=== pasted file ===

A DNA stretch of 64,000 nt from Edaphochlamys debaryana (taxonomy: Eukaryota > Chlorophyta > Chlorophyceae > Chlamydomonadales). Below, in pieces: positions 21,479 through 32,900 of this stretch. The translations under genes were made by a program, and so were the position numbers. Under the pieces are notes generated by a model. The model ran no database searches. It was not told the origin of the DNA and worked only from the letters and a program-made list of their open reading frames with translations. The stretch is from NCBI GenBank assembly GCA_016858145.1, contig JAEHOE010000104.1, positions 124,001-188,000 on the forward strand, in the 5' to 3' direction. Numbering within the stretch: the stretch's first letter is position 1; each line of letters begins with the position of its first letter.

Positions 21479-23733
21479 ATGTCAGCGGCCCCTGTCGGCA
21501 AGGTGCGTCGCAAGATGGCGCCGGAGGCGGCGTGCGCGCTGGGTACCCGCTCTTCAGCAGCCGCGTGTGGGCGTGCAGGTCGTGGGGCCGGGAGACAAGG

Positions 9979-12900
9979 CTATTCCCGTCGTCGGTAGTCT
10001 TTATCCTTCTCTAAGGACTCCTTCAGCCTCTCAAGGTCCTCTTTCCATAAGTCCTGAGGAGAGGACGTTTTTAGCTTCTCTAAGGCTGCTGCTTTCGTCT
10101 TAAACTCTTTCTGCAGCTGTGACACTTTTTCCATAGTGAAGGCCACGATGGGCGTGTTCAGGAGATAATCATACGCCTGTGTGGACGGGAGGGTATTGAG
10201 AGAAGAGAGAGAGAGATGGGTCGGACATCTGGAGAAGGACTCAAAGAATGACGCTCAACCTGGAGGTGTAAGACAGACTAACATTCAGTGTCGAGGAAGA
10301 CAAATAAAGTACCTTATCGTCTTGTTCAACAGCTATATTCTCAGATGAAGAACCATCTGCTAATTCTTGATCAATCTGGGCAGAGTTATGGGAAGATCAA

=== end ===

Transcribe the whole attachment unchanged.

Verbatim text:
A DNA stretch of 64,000 nt from Edaphochlamys debaryana (taxonomy: Eukaryota > Chlorophyta > Chlorophyceae > Chlamydomonadales). Below, in pieces: positions 21,479 through 32,900 of this stretch. The translations under genes were made by a program, and so were the position numbers. Under the pieces are notes generated by a model. The model ran no database searches. It was not told the origin of the DNA and worked only from the letters and a program-made list of their open reading frames with translations. The stretch is from NCBI GenBank assembly GCA_016858145.1, contig JAEHOE010000104.1, positions 124,001-188,000 on the forward strand, in the 5' to 3' direction. Numbering within the stretch: the stretch's first letter is position 1; each line of letters begins with the position of its first letter.

Positions 21479-23733
21479 ATGTCAGCGGCCCCTGTCGGCA
21501 AGGTGCGTCGCAAGATGGCGCCGGAGGCGGCGTGCGCGCTGGGTACCCGCTCTTCAGCAGCCGCGTGTGGGCGTGCAGGTCGTGGGGCCGGGAGACAAGG

Positions 9979-12900
9979 CTATTCCCGTCGTCGGTAGTCT
10001 TTATCCTTCTCTAAGGACTCCTTCAGCCTCTCAAGGTCCTCTTTCCATAAGTCCTGAGGAGAGGACGTTTTTAGCTTCTCTAAGGCTGCTGCTTTCGTCT
10101 TAAACTCTTTCTGCAGCTGTGACACTTTTTCCATAGTGAAGGCCACGATGGGCGTGTTCAGGAGATAATCATACGCCTGTGTGGACGGGAGGGTATTGAG
10201 AGAAGAGAGAGAGAGATGGGTCGGACATCTGGAGAAGGACTCAAAGAATGACGCTCAACCTGGAGGTGTAAGACAGACTAACATTCAGTGTCGAGGAAGA
10301 CAAATAAAGTACCTTATCGTCTTGTTCAACAGCTATATTCTCAGATGAAGAACCATCTGCTAATTCTTGATCAATCTGGGCAGAGTTATGGGAAGATCAA